Geoscience lacks a reliable measure of hydrocarbons in Earth's sedimentary volumes yet to be explored. Instead, the industry has resorted to gauging discovery pool volumes posted each year, which have been trending downward. There are problems, however, with drawing conclusions about this trend:
- Exploration opportunities are hampered by technical (Arctic), political (California), and commercial (ultra-deepwater) restrictions.
- There is lack of uniformity in reserve discovery size per unit sedimentary volume, rendering comparisons with past finding rates inexact.
- Armed with rising success ratios and improving recovery rates, oil and gas producers are delaying decisions on new exploration until the need is clear and development can follow. The result is that discovery volumes tend to parallel oil and gas prices.
These factors suggest that estimates of global hydrocarbons yet to be discovered remain largely conjectural. Could this mean, then, that the industry's position at the peak or decline side of the King Hubbert curve (bell-shaped curve of historical and future reserve additions) is questionable? Perhaps.
Coupled with rising drill-bit-to-market velocity for both oil and gas, and future improvements in subsurface vision, the factors cited above could very well freeze the industry's position on the King Hubbert curve.
Deliver wells, not functions
The day is fast approaching when oil and gas producers will simply order wells or development programs for offshore locations. Changes in technology, time management methods, manpower and economic reality are all supporting this phase shift.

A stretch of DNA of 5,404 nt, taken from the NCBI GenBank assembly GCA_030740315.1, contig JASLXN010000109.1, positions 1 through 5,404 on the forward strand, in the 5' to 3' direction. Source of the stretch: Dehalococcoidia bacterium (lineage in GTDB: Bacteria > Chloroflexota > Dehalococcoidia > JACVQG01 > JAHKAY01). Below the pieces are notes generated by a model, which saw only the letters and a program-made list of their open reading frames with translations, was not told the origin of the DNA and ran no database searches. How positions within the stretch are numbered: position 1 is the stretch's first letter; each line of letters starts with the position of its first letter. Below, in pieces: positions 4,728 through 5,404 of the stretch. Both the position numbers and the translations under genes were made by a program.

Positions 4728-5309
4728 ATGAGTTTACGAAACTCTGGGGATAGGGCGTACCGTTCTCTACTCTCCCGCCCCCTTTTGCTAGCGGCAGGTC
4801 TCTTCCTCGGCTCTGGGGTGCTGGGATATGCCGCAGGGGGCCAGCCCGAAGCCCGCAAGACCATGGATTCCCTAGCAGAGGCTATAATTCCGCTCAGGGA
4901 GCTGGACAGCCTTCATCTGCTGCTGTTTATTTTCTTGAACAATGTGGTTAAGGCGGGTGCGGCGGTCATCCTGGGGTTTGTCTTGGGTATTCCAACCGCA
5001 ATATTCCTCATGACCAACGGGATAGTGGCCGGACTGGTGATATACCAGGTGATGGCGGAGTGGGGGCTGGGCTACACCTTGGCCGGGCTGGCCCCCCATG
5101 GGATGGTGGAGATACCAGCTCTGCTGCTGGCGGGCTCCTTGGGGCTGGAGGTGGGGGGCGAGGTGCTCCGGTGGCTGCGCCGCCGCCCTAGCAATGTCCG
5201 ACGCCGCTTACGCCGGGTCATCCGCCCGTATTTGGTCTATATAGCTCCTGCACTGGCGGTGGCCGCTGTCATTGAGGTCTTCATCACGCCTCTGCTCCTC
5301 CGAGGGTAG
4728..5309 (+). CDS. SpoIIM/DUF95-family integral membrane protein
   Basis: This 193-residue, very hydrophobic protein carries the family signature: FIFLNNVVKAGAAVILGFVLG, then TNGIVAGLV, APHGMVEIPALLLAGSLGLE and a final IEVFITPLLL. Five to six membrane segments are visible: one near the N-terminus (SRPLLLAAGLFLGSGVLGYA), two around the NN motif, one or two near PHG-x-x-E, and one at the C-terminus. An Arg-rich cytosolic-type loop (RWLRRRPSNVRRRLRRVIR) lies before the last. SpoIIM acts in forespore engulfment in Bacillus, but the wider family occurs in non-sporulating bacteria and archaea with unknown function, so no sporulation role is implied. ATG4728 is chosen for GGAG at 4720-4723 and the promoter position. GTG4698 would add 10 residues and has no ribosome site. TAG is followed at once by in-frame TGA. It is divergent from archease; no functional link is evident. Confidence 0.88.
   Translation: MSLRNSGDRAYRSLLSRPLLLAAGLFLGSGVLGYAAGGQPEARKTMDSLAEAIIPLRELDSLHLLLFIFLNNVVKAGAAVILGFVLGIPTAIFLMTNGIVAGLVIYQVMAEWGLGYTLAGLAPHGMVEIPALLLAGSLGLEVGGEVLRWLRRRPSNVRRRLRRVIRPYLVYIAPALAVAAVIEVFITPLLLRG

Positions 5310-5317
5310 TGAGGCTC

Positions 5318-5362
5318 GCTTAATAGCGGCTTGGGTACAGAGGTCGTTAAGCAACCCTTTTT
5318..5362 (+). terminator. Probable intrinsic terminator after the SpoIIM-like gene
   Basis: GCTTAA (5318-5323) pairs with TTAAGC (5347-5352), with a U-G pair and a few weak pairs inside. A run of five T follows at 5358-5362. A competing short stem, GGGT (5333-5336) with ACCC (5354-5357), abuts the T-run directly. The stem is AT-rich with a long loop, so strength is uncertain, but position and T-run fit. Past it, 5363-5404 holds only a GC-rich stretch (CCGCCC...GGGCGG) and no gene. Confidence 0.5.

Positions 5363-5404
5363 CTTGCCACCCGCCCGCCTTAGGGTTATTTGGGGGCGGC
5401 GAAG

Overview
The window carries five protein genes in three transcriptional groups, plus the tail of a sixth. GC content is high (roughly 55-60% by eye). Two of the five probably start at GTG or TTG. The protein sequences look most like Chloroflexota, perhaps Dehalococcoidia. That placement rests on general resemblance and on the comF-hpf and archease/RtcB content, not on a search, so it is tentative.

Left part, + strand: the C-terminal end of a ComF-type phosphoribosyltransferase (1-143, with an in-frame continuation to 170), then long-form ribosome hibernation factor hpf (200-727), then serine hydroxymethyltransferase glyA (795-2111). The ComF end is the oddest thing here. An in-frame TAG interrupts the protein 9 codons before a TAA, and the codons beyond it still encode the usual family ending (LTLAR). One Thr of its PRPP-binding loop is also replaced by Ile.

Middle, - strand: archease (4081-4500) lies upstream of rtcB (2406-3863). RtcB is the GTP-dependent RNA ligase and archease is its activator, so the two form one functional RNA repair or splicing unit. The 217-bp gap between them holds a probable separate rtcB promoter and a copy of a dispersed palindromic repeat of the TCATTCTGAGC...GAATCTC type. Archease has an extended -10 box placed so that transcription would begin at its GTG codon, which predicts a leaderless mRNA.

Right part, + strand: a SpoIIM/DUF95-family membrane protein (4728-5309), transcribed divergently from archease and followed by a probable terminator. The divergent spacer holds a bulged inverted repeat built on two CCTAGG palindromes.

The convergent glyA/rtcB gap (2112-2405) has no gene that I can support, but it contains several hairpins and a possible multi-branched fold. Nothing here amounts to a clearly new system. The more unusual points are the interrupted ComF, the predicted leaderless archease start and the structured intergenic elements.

Field-specific geoscience and reservoir models and data, long considered the confidential intellectual locus of oil and gas producing organizations, may be about to emerge into daylight. Service companies cannot properly design full-life field development programs and reservoir optimization strategies without seeing the full geological picture.
For service companies, mergers and consolidation are being driven as much by the need to service field-wide opportunities as the search for economic scale. For producers, there are understandable legal, environmental, and safety reasons to remain in the management loop. However, the need for greater outsourcing is one of the consistent recommendations made by efficiency consultants. The availability of performance measures to evaluate outsourced tasks allows producers to disconnect from some longstanding management functions.
As drilling and development water depths surpass 10,000 ft, the industry will be working with challenges that are faintly familiar now but will move to center stage:
- Riser stiffness is minimal in great depths and swift currents could force suspension of drilling for long periods of time. Mud return lines and umbilicals also will be vulnerable.
- Turning drill pipe through two miles of ocean is inefficient, and producers will continue to investigate designs that shift drilling operations to the seafloor.
- Production decline could be rather steep in ultra-deepwater, forcing producers into tough decisions sooner than expected.
- Moving product to the continental shelf through pipelines with vertical inclines of 10,000 ft could prove difficult. Without pumping, slugging and flow separation could present other problems.
Beyond these problem areas, there is another challenge relating to technology. Oil and gas operations in international areas will come under the purview of the Law of the Sea Treaty or United Nations. The treaty, still in proposal stage and unsigned by key participants, requires technology transfer in exchange for licensing rights. Although the wording is vague, the implication is ominous.
Ultra-deepwater is a brave new world - in more ways than one.
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